The MLS schedule wasn't kind to the Philadelphia Union - the first three games in particular. With games slated against the 2015 runner up to the Supporters Shield FC Dallas, the runner up to the 2015 MLS Cup Columbus Crew SC, and a strong Eastern Conference challenger in the New England Revolution, the Union were expected to flounder points in all three. It's not an indictment of the team itself, rather a testament to the teams they would face. Three teams with high expectations and a Union side with tons of question marks.
At best, the Union were expected to maybe look to have some improved play. Better communication among a host of new players being introduced to each and a new system as well. It wasn't doom and gloom, just a realist's opinion. There were too many things that needed to be put into place before the Union looked the part of the contender they were trying to become. That takes time, and that's time that most other fans and I were willing to wait. It doesn't make it easy though when they have to learn by competing against the best.
The Union however, disagreed with that notion.
In the first game of the season, there was the expected loss. FC Dallas is a strong side and showed it against the Union, who put several new players into rotation. Understandably, the Union wound up losing the match 2-0. Andre Blake however stood out, and his performance reassured the Union faithful that he is the stud we all hoped he was. The defense was shaky in front of him, but as the game progressed they settled.
Its the next two games where the Union really impressed. At MAPFRE Stadium - a place where Philadelphia has struggled mightily - the Union did the unthinkable and won 2-1. With several players still adjusting to the league, getting into match fitness, and learning how to play with one another, the opportunistic Union seized three points from defending Eastern Conference champions Columbus. Not too shabby, eh? Chris Pontius looked like shades of his old self, and bagged a brace leading to the win. Ilsinho improved over his first game performance. Andre Blake continued to be a stud. Sebastien Le Toux still found a way to be involved despite his role being diminished.
Its all those things and more that made the second win of the season even more delightful. With a 3-0 win against the New England Revolution, another offseason fear about the Union was partly reassured. The biggest question I (and a great deal of other fans) had this offseason was can CJ Sapong maintain the scoring load by himself? Sapong made a statement on Sunday by netting a first half brace.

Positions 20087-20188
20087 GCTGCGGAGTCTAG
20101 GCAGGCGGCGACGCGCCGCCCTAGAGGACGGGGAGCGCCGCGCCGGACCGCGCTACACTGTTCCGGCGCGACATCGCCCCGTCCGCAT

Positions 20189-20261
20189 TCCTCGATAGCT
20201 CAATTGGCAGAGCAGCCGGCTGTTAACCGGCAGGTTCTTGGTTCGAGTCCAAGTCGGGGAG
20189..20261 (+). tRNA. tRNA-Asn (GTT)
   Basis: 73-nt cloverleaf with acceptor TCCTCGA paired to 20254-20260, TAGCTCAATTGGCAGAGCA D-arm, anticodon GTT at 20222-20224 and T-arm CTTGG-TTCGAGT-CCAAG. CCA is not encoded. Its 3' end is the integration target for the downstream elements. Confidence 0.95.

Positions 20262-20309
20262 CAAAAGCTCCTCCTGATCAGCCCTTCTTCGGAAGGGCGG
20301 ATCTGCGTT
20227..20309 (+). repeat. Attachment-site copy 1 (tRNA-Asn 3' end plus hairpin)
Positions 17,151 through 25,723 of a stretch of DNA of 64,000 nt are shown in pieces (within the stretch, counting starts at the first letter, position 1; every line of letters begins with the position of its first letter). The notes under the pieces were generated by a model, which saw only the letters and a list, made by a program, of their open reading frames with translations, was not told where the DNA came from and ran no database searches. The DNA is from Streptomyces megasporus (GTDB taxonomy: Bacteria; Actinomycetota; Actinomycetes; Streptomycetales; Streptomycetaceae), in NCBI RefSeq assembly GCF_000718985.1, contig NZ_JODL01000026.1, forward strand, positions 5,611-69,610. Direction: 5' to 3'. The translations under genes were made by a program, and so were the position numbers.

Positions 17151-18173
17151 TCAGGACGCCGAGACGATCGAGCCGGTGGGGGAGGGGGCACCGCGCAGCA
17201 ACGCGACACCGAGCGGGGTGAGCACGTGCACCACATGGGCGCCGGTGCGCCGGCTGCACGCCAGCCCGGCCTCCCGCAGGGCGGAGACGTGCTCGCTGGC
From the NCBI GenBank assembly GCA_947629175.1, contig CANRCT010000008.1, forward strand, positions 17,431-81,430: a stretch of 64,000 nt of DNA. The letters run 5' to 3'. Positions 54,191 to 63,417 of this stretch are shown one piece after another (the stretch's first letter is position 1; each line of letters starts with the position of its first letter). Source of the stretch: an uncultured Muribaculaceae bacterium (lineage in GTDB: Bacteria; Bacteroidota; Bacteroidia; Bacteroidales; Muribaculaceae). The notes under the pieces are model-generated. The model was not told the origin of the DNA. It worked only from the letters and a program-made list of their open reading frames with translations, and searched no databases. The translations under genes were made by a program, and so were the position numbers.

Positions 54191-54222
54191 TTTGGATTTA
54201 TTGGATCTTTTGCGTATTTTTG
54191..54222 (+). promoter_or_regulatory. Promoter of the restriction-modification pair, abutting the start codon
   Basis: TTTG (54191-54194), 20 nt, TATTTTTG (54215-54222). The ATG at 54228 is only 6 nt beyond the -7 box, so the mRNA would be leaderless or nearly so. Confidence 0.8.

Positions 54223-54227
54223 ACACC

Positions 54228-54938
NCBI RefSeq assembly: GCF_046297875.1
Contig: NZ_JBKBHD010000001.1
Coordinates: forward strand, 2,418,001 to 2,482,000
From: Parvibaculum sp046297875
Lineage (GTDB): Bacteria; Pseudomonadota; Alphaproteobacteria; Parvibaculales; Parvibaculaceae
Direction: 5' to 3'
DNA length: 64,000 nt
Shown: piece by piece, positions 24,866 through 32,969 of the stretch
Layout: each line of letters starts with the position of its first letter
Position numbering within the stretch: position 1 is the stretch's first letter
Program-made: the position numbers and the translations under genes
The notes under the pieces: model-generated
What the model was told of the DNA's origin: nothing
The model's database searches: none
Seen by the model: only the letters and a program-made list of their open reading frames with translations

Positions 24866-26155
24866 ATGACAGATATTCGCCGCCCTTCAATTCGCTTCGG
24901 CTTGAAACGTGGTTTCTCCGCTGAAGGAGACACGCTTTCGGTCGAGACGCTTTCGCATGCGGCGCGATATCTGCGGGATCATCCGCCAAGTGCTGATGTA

The Union have looked far from perfect in their wins. and that is understandable. You don't overhaul a roster and expect it to be all sunshine and rainbows - and its definitely not all sunshine and rainbows yet. The roster that has been compiled is still not 100%. Maurice Edu, Vincent Nogueira, and Tranquillo Barnetta are injured, and its unsure when exactly they'll return to the lineup (except Edu who is out for another two to three months). As time goes on and as players adjust to the system and each other, you can only think the style will improve.
All of this is important, but the Union have done something far more meaningful in the first three games of the season: Win against adversity. The Union have typically been a victim of circumstance. The rosters in the past were because of failures by Peter Nowak, John Hackworth, and Nick Sakiewicz. They dropped points late in games because of the officials or because of mental lapses on defense. Injuries this or too many games in a week that. You name it, the Union have been a victim of it. That's been the message of results by Philadelphia Union over the course of their franchise. Losing when they were expected to and losing because of circumstances that weren't their fault.
The message of the 2016 Union so far? Getting results when they're not supposed to.